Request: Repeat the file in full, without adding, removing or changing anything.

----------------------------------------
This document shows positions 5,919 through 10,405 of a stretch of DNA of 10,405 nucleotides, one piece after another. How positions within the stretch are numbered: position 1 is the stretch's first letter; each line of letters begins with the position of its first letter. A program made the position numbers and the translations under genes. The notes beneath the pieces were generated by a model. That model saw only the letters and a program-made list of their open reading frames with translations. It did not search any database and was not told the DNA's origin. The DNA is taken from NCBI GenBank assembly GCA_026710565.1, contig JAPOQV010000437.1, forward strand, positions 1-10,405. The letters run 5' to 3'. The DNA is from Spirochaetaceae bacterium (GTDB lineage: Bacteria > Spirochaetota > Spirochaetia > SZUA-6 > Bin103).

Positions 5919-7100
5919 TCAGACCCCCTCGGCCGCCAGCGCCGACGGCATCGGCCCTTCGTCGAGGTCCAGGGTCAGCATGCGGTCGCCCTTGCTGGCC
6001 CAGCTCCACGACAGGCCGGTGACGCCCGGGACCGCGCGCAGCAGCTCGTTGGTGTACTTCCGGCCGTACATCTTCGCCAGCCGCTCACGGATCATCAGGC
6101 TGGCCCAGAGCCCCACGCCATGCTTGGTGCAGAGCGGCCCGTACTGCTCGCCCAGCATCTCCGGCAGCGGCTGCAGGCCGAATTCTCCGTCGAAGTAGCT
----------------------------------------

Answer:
This document shows positions 5,919 through 10,405 of a stretch of DNA of 10,405 nucleotides, one piece after another. How positions within the stretch are numbered: position 1 is the stretch's first letter; each line of letters begins with the position of its first letter. A program made the position numbers and the translations under genes. The notes beneath the pieces were generated by a model. That model saw only the letters and a program-made list of their open reading frames with translations. It did not search any database and was not told the DNA's origin. The DNA is taken from NCBI GenBank assembly GCA_026710565.1, contig JAPOQV010000437.1, forward strand, positions 1-10,405. The letters run 5' to 3'. The DNA is from Spirochaetaceae bacterium (GTDB lineage: Bacteria > Spirochaetota > Spirochaetia > SZUA-6 > Bin103).

Positions 5919-7100
5919 TCAGACCCCCTCGGCCGCCAGCGCCGACGGCATCGGCCCTTCGTCGAGGTCCAGGGTCAGCATGCGGTCGCCCTTGCTGGCC
6001 CAGCTCCACGACAGGCCGGTGACGCCCGGGACCGCGCGCAGCAGCTCGTTGGTGTACTTCCGGCCGTACATCTTCGCCAGCCGCTCACGGATCATCAGGC
6101 TGGCCCAGAGCCCCACGCCATGCTTGGTGCAGAGCGGCCCGTACTGCTCGCCCAGCATCTCCGGCAGCGGCTGCAGGCCGAATTCTCCGTCGAAGTAGCT